Toggler – Newton Road School

Toggler is a website feature by Fermynwoods Contemporary Art allowing commissioned artists to explore, demonstrate and celebrate the potential of creativity in website design.

As websites become increasingly standardised to ensure familiarity and ease of use for online visitors, Toggler allows artists to champion the role of curiosity and creativity in exploring other possibilities for presenting content online.

Visitors are able to view our website through different lenses by toggling between styles developed by commissioned artists.

Alongside this year’s series of commissions, artist Stuart Moore has been working with students in mainstream and non-mainstream schools to develop their own Toggler styles.

The latest of these designs is by pupils from Newton Road School, a school at the heart of the community in Rushden Northamptonshire.

“I would have had to do PE, but instead I got to do this. Best day of my life!”

“It’s because technology can be like a material. Like paint.”

Student feedback from Newton Road School.

Can you explain the ideas behind your approach to your creative workshop with Newton Road?

For this Toggler session, I thought it would be interesting to take a hands-on physical-making approach. It’s pretty obvious to make a website by coding but what could it mean to make one by hand?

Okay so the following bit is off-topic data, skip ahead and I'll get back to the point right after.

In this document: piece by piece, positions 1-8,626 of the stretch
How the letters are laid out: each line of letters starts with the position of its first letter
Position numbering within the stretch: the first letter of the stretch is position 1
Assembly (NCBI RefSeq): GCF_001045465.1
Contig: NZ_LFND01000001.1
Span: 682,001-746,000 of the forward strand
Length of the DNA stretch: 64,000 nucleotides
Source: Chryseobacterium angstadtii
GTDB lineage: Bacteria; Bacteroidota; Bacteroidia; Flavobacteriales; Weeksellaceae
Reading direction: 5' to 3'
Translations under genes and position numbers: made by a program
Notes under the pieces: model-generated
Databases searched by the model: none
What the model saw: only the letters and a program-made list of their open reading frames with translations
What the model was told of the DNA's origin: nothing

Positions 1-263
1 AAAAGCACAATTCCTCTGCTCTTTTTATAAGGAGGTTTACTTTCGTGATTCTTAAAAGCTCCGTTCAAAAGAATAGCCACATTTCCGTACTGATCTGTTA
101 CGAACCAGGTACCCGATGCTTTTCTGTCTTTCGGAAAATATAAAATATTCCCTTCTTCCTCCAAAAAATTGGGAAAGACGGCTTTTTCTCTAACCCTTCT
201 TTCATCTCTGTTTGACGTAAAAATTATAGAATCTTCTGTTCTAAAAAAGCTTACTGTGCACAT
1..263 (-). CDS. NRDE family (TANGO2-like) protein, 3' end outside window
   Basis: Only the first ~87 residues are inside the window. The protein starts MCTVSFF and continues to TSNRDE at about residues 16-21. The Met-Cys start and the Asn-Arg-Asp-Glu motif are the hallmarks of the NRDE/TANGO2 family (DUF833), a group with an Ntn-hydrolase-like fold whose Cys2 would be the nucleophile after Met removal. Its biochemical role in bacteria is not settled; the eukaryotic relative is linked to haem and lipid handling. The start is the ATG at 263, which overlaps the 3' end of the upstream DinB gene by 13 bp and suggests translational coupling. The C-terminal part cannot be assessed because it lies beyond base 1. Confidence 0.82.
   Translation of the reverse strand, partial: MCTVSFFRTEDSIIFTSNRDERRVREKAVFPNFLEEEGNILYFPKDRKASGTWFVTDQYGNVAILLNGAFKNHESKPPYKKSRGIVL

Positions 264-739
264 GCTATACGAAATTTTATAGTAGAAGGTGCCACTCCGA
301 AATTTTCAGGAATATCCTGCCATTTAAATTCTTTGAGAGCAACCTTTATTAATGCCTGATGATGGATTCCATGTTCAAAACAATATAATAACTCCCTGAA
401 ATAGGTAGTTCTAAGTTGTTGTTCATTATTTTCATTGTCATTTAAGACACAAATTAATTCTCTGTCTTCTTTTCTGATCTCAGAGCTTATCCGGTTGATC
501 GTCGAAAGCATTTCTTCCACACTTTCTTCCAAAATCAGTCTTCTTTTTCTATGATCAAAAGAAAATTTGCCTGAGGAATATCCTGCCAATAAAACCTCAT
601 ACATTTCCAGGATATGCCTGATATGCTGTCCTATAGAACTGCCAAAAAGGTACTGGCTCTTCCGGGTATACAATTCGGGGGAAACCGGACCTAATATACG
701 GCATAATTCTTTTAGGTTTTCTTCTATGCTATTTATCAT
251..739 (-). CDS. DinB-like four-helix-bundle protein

Responding partly to the fact that the students for this session were younger than some of the other school workshops, I wanted to keep an immediacy to the process. To show that although tech can sometimes seem intimidating it is often very simple at heart, and to keep options open so we could follow the interests of the group.

The students started by building a variety of devices including lasers, DIY motors from magnets, and LED lights. These were popular and the students were quick to come up with creative ideas, but it was the drawing robots that really captured the group’s imagination.

The students used open source software and hardware to create images that were physically drawn by a robotic device. The robot was potentially capable of quite high accuracy, but allowing accident and error was the thing that brought the process to life.

In the next stage we maximised this effect by making a very inaccurate DIY drawing robot! Assembled very simply from some wooden dowels and a few 3D printed joints, the students first practiced by operating the machine by hand. We then added servo motors driven by an Arduino to make the machine programmable and autonomous. This provided a wide range of options, but by far the most interesting and unexpected property was that it moved rather like a hand puppet. Its intrinsic inaccuracy bringing a rough, sketchy and organic quality to its drawing, along with a very funny experience!

This Toggler for me was a slightly unexpected journey that starts with hands, that make robots, that draw like hands, that take a website as a surface to doodle all over because sometimes that’s just what you feel like doing…

Stuart Moore

Toggler screen grab – students from Newton Road School, 2021

To explore our website using code that resulted from this workshop select NEWTON ROAD SCHOOL from the drop down Toggler menu above. Please note Toggler will not affect your visiting experience of the home page. To return to the standard website design, please select DEFAULT from the menu.